Brahmāstra: Part One – Shiva is a 2022 Indian Hindi-language fantasy adventure film written and directed by Ayan Mukerji. It is produced by Karan Johar, Apoorva Mehta, Namit Malhotra, and Mukerji – in his debut production – under the production companies Dharma Productions, Starlight Pictures, and Prime Focus in association with Star Studios, along with Ranbir Kapoor and Marijke DeSouza.
CAST: Amitabh Bachchan, Ranbir Kapoor, Alia Bhatt, Mouni Roy, Nagarjuna Akkineni, Dimple Kapadia, Shah Rukh Khan in lead roles.
TELUGU SWAG RATING:
TELUGU 360 (Rating: 2.5/5):
‘Brahmastra’ is an average film which is still watchable on BIG Screen for it’s Granduer,VFX, Cast and Unique plot ! On flipside, Emotions didn’t work. Few fights are lenghty and repetitive. Ranbir, Alia, Amitab , Nag ,Sharukh etc. casting is an added advantage. One can give it a try to watch with family. Neither regrettable nor great experience – A Mixed Bag !
NDTV (Rating: 3/5):
Brahmastra Part One: Shiva, ambitious and entertaining, has the makings of a blockbuster of the sort that Bollywood has been desperately seeking for a while.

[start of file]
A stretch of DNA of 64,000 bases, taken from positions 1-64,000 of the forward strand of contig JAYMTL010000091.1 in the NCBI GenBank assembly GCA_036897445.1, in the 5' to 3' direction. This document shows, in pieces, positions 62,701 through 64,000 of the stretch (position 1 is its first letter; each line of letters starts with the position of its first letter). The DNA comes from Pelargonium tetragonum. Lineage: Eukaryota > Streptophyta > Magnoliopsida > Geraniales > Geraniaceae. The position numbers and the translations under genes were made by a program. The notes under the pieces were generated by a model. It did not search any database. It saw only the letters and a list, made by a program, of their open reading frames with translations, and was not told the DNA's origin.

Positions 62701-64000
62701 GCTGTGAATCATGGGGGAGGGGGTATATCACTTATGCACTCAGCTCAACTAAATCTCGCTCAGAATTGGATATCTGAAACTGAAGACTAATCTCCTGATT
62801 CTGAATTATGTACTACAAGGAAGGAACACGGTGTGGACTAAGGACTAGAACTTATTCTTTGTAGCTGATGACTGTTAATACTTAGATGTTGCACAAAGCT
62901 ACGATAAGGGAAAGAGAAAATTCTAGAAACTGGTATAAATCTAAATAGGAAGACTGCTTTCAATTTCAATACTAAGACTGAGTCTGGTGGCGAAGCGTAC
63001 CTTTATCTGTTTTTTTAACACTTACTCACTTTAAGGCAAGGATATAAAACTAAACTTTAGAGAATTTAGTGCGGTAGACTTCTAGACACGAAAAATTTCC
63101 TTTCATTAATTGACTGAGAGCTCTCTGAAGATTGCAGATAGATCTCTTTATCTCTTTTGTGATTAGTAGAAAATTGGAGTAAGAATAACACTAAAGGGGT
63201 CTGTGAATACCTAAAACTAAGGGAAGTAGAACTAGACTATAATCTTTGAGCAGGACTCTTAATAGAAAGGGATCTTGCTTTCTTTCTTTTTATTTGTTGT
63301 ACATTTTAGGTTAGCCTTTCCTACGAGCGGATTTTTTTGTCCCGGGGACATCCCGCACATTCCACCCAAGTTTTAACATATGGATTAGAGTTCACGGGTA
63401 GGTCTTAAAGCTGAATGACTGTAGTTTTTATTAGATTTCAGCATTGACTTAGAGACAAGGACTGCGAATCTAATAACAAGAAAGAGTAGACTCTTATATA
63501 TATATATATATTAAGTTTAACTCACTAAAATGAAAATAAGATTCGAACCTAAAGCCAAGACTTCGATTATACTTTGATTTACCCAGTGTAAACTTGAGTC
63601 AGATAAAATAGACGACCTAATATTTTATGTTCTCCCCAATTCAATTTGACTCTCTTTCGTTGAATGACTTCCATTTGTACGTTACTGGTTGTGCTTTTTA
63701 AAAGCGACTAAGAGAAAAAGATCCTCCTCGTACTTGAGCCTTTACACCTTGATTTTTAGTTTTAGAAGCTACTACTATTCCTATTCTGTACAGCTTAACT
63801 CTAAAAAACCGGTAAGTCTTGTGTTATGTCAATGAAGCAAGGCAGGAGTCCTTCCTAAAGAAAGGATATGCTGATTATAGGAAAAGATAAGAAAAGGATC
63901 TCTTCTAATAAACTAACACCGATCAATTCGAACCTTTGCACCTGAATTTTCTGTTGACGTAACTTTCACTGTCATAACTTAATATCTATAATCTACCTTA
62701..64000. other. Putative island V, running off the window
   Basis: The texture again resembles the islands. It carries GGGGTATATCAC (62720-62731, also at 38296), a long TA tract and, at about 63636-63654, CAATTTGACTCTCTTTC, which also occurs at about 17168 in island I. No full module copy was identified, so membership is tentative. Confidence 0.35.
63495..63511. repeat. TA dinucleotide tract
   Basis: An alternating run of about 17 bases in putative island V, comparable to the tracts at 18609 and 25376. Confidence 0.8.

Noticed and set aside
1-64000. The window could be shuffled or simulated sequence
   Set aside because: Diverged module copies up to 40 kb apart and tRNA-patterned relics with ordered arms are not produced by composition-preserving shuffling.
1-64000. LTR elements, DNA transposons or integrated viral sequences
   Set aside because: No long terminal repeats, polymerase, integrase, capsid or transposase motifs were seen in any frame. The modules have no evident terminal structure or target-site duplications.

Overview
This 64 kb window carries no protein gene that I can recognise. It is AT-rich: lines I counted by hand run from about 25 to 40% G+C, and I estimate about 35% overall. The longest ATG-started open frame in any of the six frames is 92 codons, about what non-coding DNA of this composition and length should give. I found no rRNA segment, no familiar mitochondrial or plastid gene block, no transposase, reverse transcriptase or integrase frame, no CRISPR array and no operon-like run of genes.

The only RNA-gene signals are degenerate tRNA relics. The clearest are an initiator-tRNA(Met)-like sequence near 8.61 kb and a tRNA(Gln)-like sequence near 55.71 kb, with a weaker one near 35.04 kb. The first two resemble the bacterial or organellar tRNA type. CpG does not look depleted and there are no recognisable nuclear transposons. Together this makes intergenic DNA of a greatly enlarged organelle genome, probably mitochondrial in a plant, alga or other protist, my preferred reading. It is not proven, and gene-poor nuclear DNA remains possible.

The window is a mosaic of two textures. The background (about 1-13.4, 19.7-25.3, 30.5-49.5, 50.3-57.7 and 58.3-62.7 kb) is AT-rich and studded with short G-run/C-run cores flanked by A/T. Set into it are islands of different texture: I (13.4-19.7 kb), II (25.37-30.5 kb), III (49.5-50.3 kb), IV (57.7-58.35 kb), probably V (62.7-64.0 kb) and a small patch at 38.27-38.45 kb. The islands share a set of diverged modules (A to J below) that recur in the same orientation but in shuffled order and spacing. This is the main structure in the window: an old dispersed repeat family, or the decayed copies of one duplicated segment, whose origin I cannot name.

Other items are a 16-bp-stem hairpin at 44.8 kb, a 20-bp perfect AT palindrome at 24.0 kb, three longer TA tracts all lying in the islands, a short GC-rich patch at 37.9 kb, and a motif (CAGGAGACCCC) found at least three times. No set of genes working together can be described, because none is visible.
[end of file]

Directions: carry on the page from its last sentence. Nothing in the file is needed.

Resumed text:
Mirchi9 (Rating: 2.75/5):
Overall, Brahmastra is an ambitious effort that works when the narrative sticks to its core strength, the ‘Astra’ universe. The bland romance and length tire, but with expectations firmly under check, the setting and the plot give enough to make it a decent one-time watch.
123TELUGU (Rating: 2.75/5):
On the whole, Brahmastra is a passable action drama that has a interesting backdrop. The valuation of Astras and their universe looks interesting but the narration is haphazard. The love story is dull and the VFX is overdone. However, the film has moments of intrigue for the audience due to its storyline and grandeur making it a passable watch this weekend. As the film has Rajamouli’s name associated with it, the film will find takers in Telugu but the rest depends on the word of mouth.
Times Of India (Rating: 3.5/5):
The line between great and good lies in a believable, character-led story that emotionally engages you. The most imaginative worlds created by cinema’s geniuses eventually rely on the writing to keep everything else glued perfectly in their places. With all its pluses, nothing makes up for the emotional deficits that Brahmastra suffers. If that had been paid more attention to, it would have gone a long way in making the proceedings more praise-worthy.